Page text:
Two of the articles included in this virtual special issue consider the relationship between liberal democracy and gender equality. Gurpreet Mahajan (1996), also writing on women in Indian politics, focuses on the capacity of democracy in India to represent women’s interests, when community interests, particularly the rights of religious groups, are prioritized in some instances over the rights and interests of the (female) individual. In the absence of a shared Civil Code (except in Goa) ‘we have a peculiar situation in India where although all individuals, as citizens, are equal before the law (caste, religion and gender notwithstanding), on the issue of Family Law, which concerns everybody, distinctions are made between citizens […] Thus, individuals are, according to their religion, subject to different Personal Laws; and, more importantly, on most occasions Personal Laws sanction and justify different treatment for men and women of the same faith’ (171).
In the following article, Elin Bjarnegård & Erik Melander (2011) illustrate the complex relationships between democratization, gender equality and peace. In terms of the link between representation and equality, they argue that higher numbers of women in parliaments alone do not necessarily indicate greater gender equity overall– women can be included tokenistically or the parliaments may have limited political influence. However, in societies undergoing democratization, they suggest, a focus on issues of gender equality can potentially aid successful and peaceful democratic transitions. Using the example of political violence in South Thailand they argue that ‘had Thailand’s democratization been more thorough, had democratic institutions and political parties been reformed to the extent that old-boy networks were shattered, with the military restricted as a political power, and had mechanisms been introduced to let new groups enter the political sphere, the old persistent logic of using military means to solve the conflict in the South might have been abandoned’ (151).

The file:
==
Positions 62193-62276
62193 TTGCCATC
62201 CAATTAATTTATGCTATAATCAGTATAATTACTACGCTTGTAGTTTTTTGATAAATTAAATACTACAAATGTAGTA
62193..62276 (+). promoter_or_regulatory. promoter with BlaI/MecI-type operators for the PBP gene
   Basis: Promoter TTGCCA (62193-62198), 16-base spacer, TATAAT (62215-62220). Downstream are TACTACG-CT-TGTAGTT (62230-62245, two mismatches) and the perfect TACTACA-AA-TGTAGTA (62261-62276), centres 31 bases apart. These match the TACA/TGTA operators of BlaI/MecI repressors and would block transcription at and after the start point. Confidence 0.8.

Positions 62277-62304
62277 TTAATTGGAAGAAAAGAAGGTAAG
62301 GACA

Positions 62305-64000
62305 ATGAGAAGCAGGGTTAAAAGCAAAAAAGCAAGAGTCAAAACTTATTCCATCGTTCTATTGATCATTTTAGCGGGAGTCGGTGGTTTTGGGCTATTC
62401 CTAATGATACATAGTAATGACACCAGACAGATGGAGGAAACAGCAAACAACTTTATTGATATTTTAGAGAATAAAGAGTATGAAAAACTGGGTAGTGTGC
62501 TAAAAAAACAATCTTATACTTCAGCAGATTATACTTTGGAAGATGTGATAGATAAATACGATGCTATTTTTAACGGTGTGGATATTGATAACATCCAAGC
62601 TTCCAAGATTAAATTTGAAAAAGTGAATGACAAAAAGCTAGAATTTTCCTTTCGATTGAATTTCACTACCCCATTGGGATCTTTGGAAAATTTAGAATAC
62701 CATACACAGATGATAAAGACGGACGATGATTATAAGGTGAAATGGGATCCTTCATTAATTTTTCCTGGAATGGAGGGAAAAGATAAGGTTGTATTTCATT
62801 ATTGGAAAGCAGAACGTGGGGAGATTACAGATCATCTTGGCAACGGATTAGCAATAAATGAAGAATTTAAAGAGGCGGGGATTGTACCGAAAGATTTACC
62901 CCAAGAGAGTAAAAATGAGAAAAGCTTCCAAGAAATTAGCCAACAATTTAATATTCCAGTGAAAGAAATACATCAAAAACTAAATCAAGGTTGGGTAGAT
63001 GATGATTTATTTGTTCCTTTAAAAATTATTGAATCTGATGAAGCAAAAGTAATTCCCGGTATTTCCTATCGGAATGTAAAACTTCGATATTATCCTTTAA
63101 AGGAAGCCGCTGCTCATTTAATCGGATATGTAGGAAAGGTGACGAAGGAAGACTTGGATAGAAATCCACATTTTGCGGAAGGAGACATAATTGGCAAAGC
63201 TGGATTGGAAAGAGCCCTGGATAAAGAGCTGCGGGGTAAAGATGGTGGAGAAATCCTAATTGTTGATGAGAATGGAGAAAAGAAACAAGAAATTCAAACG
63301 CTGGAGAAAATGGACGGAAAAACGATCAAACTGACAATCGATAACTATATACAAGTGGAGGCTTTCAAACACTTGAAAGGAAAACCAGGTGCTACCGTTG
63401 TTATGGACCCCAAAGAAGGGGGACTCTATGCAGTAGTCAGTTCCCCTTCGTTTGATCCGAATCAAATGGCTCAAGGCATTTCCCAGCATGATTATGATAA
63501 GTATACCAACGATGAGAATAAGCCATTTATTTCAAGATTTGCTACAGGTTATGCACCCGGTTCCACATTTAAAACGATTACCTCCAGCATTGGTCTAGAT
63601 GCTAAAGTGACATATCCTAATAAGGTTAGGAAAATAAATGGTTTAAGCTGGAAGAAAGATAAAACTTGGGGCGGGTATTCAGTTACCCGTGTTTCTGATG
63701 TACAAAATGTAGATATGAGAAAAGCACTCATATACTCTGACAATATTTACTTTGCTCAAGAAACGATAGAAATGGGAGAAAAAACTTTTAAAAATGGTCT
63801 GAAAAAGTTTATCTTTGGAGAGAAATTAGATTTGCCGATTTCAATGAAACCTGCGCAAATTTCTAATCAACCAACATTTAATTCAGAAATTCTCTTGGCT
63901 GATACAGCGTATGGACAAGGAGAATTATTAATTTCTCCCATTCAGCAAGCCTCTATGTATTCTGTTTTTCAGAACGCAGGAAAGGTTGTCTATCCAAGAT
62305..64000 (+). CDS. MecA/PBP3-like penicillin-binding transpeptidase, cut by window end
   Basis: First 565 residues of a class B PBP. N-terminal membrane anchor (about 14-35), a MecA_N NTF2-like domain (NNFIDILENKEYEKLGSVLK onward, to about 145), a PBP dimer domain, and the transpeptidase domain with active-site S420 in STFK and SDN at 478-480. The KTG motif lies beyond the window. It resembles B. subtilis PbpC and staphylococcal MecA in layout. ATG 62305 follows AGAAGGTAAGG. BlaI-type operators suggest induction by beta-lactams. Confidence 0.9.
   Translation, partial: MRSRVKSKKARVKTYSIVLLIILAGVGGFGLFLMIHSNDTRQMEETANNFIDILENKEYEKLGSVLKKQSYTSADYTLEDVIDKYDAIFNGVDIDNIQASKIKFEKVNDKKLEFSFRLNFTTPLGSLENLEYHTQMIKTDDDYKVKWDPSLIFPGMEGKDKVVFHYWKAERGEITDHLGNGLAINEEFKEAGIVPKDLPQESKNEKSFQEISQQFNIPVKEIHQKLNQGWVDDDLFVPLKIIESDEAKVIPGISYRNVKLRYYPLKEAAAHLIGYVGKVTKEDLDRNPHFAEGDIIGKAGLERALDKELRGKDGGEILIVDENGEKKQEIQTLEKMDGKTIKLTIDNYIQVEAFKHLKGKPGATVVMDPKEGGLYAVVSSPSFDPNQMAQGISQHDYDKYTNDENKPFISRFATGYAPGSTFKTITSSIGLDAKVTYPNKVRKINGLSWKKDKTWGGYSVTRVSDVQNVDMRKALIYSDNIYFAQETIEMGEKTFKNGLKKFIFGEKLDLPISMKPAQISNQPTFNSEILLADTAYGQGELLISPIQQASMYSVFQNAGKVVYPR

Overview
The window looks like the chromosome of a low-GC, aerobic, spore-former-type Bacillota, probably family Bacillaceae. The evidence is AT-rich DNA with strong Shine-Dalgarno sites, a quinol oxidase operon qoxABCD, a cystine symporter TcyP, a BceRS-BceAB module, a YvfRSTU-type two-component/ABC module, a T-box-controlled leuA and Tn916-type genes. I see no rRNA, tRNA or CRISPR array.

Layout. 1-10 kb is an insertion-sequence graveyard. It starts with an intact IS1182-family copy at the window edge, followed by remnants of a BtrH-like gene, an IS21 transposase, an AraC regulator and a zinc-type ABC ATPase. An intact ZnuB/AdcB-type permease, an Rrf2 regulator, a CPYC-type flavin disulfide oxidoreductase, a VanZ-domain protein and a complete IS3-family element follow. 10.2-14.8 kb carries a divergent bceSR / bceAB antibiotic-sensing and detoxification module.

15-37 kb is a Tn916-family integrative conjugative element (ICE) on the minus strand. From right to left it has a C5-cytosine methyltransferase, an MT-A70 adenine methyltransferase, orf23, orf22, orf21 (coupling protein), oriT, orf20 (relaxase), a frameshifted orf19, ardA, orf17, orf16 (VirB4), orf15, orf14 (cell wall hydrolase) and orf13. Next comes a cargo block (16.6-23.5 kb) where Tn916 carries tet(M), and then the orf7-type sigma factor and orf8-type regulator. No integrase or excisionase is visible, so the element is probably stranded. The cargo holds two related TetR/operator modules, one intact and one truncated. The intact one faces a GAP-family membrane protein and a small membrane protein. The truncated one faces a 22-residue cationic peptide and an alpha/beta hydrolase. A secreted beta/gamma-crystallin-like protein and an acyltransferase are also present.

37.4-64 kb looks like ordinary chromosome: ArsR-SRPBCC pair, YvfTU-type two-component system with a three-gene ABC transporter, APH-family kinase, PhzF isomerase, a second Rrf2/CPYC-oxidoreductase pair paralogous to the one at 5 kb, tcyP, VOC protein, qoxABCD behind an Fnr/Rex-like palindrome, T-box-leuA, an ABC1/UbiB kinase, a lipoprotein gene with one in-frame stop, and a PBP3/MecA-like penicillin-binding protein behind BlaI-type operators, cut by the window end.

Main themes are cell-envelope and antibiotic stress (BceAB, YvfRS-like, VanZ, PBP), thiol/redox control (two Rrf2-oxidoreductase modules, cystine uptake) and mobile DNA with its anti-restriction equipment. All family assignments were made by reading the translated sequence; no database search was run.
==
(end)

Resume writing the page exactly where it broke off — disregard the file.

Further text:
The final article shifts attention to women’s grassroots political struggles. Shereen Pandit’s (2002) standpoint piece, through an eloquent mixture of storytelling, autobiography and political commentary, gives voice to black women’s experiences of oppression in South Africa, to both their persecution and their political resistance under Apartheid and beyond. She highlights the importance of telling women’s stories:
‘I write about black South African women’s experiences, past and present, for reasons as hugely personal as political. I want us to become visible. I want to flesh out the skeletons of the sociological statistics, the political platitudes […] I want to give faces and names and feelings to the women’ (76).
Her writing, thus, speaks more broadly to the ways in which women’s political acts are often written out of our history, hidden from view, and rendered invisible in our cultural memories. In celebrating the centenary of women’s suffrage in Britain and Ireland it is therefore important that we think not only of the women involved in this political struggle (both women recognised in our official history and those that remain hidden) but also that we use this historical moment to engage with wider and ongoing issues of women’s political participation. It is to this endeavour that this special issue seeks to make a contribution.
- Volume 19 Issue 2 (2010)
- Yasmine Dabbous & Amy Ladley
- Volume 7 Issue 2 (1998)
- Christine Christie
- Volume 25 Issue 6 (2016)
- Lindsey Cormack
- Volume 24 Issue 5 (2015)
- Alexandra M. Girard
- Volume 5 Issue 2 (1996)
- Gurpreet Mahajan
- Volume 20 Issue 2 (2011)
- Elin Bjarnegård & Erik Melander
- Volume 11 Issue 1 (2002)
- Shereen Pandit
- Volume 26 Issue 2 (2017)
- Dustin Harp, Jaime Loke & Ingrid Bachmann